The writing is on the wall, Prime Minister Manasseh Sogavare’s pivot to China is now complete. Nine memorandums of understanding have been signed during his recent visit to China, ushering in a new era of partnership between the two countries.

The agreements cover a wide range of thematic areas, from agriculture, fisheries, maritime, and a police cooperation agreement, which, to date, remains a secret document. This has not boded well with traditional partners, with Australia calling on the Prime Minister to make the document public.

The Pivot to China is clear by the Prime Minister’s statements on arrival, accusing traditional development partners of holding back aid, and for behaving unneighborly, insisting that what he did is in the best interest of the Solomon Islands. The fact that he is looking to China to plug budgetary gaps is an indication of his true intentions, although accusations of traditional partners holding back aid were denied.

The Prime Minister follows a well-scripted line, that accuses the West of interference, and praises China for what it has done in a short period of time. The Pacific Games will be the Prime Minister’s signature statement, a statement to the rest of the region, that his decision to switch to China has paid dividends and will be used to showcase to the region what a partnership with China looks like.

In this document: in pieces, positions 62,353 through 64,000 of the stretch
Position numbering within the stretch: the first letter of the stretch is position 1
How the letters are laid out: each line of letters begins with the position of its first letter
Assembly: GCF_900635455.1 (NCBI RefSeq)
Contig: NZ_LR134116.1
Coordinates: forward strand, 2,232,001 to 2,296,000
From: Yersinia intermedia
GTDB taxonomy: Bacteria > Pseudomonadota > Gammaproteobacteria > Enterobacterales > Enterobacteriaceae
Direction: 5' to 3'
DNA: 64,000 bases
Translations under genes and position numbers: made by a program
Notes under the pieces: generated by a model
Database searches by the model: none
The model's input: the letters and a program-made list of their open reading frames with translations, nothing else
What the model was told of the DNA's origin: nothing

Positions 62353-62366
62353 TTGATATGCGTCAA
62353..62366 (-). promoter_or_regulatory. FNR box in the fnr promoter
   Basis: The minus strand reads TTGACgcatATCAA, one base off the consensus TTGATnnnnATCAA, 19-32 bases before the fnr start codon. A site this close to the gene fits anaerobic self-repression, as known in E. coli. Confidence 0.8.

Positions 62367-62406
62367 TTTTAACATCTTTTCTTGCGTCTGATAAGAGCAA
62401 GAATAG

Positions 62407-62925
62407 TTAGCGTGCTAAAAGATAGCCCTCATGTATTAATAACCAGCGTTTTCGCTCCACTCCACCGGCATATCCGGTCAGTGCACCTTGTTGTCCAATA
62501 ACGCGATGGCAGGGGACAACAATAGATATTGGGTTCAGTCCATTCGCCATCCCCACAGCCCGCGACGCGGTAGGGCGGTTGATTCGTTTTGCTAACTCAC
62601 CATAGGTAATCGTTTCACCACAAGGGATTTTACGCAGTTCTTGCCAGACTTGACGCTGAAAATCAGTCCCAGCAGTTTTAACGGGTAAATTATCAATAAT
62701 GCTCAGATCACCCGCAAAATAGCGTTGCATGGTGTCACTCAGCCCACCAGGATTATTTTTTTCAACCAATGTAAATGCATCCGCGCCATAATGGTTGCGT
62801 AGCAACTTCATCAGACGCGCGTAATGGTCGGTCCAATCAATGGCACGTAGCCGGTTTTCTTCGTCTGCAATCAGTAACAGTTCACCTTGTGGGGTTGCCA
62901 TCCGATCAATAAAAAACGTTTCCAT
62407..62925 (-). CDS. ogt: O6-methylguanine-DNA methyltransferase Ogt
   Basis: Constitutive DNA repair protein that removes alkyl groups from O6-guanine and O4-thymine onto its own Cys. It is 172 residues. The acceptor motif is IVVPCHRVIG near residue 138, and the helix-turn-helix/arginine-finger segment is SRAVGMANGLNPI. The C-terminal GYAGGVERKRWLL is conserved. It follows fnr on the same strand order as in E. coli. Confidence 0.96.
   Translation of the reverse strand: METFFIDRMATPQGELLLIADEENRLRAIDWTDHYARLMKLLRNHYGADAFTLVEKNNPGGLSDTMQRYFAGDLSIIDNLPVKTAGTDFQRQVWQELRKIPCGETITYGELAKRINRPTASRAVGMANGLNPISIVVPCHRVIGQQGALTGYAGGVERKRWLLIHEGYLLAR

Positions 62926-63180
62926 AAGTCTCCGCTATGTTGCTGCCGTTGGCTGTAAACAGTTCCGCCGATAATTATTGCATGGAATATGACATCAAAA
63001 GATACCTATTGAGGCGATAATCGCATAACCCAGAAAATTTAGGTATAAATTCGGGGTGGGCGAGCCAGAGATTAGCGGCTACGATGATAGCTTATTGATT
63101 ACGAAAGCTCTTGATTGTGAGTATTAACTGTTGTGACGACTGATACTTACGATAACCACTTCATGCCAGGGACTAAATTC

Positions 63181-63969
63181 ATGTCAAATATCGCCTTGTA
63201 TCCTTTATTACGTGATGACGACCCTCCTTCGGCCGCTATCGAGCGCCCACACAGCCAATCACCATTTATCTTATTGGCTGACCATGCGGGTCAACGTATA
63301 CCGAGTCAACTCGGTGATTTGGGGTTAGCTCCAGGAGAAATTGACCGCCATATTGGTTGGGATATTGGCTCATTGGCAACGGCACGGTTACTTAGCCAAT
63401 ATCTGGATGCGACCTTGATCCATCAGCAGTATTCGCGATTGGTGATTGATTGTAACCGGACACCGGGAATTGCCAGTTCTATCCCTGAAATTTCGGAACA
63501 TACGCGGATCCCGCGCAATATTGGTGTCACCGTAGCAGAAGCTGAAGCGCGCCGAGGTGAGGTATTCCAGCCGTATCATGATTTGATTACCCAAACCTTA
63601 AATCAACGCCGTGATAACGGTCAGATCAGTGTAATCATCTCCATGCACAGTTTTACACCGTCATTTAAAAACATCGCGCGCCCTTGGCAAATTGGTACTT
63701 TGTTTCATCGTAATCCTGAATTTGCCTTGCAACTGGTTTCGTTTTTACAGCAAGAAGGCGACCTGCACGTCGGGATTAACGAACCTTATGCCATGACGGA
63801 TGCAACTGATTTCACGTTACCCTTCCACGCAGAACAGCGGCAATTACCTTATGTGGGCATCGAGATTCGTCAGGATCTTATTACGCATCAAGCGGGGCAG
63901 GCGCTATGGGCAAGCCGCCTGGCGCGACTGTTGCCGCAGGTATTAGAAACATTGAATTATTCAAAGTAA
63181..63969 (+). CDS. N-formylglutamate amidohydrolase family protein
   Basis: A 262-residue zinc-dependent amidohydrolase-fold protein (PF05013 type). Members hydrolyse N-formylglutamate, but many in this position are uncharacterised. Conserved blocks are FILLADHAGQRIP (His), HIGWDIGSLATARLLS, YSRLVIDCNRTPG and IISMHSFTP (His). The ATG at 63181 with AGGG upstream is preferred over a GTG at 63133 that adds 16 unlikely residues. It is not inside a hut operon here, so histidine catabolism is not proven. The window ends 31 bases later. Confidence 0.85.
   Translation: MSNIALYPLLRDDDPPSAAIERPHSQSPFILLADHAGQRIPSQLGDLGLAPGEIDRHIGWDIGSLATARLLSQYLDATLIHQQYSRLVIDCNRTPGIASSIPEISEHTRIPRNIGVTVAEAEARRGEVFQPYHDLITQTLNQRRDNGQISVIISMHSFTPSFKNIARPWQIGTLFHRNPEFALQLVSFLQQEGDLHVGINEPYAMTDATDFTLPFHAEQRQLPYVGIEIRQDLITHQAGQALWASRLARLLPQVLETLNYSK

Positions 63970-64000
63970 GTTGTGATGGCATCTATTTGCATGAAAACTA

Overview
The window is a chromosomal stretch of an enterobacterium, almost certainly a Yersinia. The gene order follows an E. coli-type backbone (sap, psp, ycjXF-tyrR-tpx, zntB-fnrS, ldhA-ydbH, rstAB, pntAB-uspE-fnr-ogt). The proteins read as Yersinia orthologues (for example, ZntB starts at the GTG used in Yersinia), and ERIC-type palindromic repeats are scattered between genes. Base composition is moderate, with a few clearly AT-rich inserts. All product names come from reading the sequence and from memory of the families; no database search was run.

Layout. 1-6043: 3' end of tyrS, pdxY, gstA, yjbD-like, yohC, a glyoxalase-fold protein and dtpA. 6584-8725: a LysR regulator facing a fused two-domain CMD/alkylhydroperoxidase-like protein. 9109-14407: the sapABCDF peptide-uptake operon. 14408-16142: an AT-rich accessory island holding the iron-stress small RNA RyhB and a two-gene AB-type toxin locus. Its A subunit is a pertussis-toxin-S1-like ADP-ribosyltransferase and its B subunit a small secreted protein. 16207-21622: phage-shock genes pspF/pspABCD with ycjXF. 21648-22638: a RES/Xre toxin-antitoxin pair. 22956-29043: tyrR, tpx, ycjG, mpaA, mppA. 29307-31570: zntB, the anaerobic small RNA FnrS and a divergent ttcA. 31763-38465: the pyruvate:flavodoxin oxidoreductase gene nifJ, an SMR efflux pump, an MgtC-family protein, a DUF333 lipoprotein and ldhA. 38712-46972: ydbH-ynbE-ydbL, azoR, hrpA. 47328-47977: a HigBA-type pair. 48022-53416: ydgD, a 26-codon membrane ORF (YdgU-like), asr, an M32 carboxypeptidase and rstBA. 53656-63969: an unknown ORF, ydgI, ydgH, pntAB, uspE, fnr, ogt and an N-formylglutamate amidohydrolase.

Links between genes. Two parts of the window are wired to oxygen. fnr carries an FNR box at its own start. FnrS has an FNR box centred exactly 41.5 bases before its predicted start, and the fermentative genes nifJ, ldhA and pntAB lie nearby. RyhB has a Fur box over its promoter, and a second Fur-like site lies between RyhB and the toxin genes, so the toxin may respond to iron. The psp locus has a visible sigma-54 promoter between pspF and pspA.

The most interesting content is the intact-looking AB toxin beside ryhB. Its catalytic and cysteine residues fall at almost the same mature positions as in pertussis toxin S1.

The ease with which the Prime Minister gained access to the top brass of China’s leadership is also an indication of the trust China has in the Prime Minister’s leadership, or perhaps the strategic importance of the Solomon Islands – and by extension the Pacific region.

Sovereign decisions must be respected, the Prime Minister says. But, in the same vein, should we not consider the views of our neighbors? It may well be that we are the ones acting unneighborly, playing down concerns raised by our Pacific family.

Development should be welcomed, and perhaps encouraged, regardless of who is engaged in that space. Security matters on the other hand should be discussed openly. The Solomon Islands is where it is today because of a regional security agreement that brought in RAMSI. The country, most recently, was close to anarchy had it not been for the timely intervention of a regional force.

Despite all this, the Solomon Islands is a democracy and will remain that way for the next millennia – it is the only system that will work in an ethnically diverse country – no one man or one party can ever command the trust and loyalty of the masses – unless of course it is done through force.

This is perhaps a phase, a phase the region needs, to reassess how we approach each other, how we treat each other, and how democracies should never take each other for granted.